Having said all that, any mechanically/driver induced rolling nose up motion will then result in the flat-ish floor of the car turning into massive lift generating device leading to even more nose up attitude. Of course it is also possible to argue that aero imbalance prior to the jump causes a small nose up roll, which then results in further roll when the car is in the air, but I am of the believe that such aero imbalance will be heavily felt by the driver handling-wise, while also in Citroen’s case, taking into account their issues of nervous rear, I reckon it is very unlikely they have hugely more rear than front downforce, especially considering the flappy diffuser strakes, which probably render the rear diffuser useless. And the other thing is that watching the on-boards from several cars at this jump, the drivers treated the approach differently, which then affects the behaviour in the air significantly.
    Thanks to anybody that had the patience to read this and apologies for any typos as I haven’t got much time to check it properly .
    Has nothing to do with aero more so with weight ballast placement.....

  10. #407
    Senior Member SubaruNorway's Avatar
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    Quote Originally Posted by logic View Post
    Has nothing to do with aero more so with weight ballast placement.....
    If it was that easy we wouldn't see it with three rounds left, it has everything to do with aero. And why don't see people so much on the rev limiter on big jumps because they need to compensate, it's the force of the wheels that controls the angel in the air not the crank really, same in Motocross. I can even feel it on my downhill bike if i look the rear brake mid air it tips forward.
    "Die with memories, not with dreams" Scott McIsaac
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  11. Likes: pantealex (3rd September 2017)
  12. #408
    Senior Member Sulland's Avatar
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    If only weight/ballast distribution, why not fix it?
    I think it is deeper than that.
    www.Rallye-info.com

  13. Likes: pantealex (3rd September 2017)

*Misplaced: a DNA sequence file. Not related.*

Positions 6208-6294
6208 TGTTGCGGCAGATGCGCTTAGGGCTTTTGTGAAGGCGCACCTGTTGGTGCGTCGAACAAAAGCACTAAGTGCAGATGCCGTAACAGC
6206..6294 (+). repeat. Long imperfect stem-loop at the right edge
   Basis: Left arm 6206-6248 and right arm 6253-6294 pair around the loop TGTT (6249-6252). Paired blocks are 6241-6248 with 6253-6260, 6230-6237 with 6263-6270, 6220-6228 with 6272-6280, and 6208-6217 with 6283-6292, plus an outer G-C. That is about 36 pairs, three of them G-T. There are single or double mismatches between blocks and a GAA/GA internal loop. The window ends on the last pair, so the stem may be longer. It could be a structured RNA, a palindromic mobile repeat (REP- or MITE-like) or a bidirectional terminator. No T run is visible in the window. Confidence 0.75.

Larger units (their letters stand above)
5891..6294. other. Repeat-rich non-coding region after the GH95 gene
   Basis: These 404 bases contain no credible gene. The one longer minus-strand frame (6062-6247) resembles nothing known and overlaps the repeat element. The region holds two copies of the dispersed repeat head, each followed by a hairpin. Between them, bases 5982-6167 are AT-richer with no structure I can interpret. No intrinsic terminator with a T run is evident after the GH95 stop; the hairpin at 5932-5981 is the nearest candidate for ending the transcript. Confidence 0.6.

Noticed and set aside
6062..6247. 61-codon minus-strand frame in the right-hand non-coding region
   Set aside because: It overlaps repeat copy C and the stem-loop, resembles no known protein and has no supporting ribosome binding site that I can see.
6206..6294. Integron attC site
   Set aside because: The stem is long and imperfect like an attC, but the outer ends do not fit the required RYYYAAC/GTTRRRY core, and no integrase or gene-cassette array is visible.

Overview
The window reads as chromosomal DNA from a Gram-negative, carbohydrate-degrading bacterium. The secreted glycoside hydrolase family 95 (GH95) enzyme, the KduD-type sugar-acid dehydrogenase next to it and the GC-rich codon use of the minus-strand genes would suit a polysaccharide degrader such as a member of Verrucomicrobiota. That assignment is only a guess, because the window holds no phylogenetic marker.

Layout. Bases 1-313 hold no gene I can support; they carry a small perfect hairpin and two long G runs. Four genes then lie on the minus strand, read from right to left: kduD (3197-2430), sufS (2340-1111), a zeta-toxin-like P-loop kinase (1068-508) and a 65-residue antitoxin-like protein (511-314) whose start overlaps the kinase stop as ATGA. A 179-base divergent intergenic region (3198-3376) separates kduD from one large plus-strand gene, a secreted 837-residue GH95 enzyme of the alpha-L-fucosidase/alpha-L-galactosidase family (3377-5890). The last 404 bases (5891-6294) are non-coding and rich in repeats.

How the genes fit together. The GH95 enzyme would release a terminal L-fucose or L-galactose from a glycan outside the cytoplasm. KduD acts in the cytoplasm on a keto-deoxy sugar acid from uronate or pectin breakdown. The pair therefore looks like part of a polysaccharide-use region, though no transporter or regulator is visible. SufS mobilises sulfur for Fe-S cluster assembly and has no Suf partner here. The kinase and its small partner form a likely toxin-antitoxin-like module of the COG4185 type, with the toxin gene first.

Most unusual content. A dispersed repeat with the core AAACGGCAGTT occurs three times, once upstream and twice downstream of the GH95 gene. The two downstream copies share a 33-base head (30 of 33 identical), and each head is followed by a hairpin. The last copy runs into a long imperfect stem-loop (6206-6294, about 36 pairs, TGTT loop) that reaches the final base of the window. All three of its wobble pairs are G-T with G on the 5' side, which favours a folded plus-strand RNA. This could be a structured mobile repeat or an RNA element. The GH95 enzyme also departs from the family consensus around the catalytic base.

14. #409
    Senior Member itix's Avatar
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    Quote Originally Posted by NickRally View Post
    Also during the jump, Breen’s engine rpm first went significantly up, then he lifted which brought them down, which means engine inertia reaction moments will try to roll the car (people with knowledge can comment which way the crankshaft rotates to enable us resolve which way the car should roll when rpm goes up and down).
    Having said all that, any mechanically/driver induced rolling nose up motion will then result in the flat-ish floor of the car turning into massive lift generating device leading to even more nose up attitude. Of course it is also possible to argue that aero imbalance prior to the jump causes a small nose up roll, which then results in further roll when the car is in the air, but I am of the believe that such aero imbalance will be heavily felt by the driver handling-wise, while also in Citroen’s case, taking into account their issues of nervous rear, I reckon it is very unlikely they have hugely more rear than front downforce, especially considering the flappy diffuser strakes, which probably render the rear diffuser useless. And the other thing is that watching the on-boards from several cars at this jump, the drivers treated the approach differently, which then affects the behaviour in the air significantly.
    Thanks to anybody that had the patience to read this and apologies for any typos as I haven’t got much time to check it properly .
    I agree with your analysis regarding aero, but I wonder about the engine inertia rotating the car (it's probably a factor but the rotating assembly doesn't weigh a lot). In my head it makes more sense that the rear wheels which broke traction from the ground the last was what caused the rotation. If he had lifted before the jump it would likely have had a very different outcome.

    We've had famous backwards rotations before, like Novikov in finland a few years back and that was with the old C4 which obviously had good balanced downforce.

    If you brake at the crest, the nose should want to come down, if you accelerate, the nose should want to go up as I imagine it.

  15. Likes: NickRally (8th September 2017)
  16. #410
    Senior Member itix's Avatar
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    I have a question about suspension setup. Does anyone know whether there are regulations concerning the suspension setup you use? Does it have to be McPhearson like the road car or would the regs allow you to change it to a double wishbone configuration? If I remember well, some group B cars had double wishbones.

    I am not sure what would be ideal for performance but in my mind the increased unsprung weight of two wishbones would likely have a negative impact and the neutral camber can't in my mind offset that... anyway, just curious how liberal the regs are.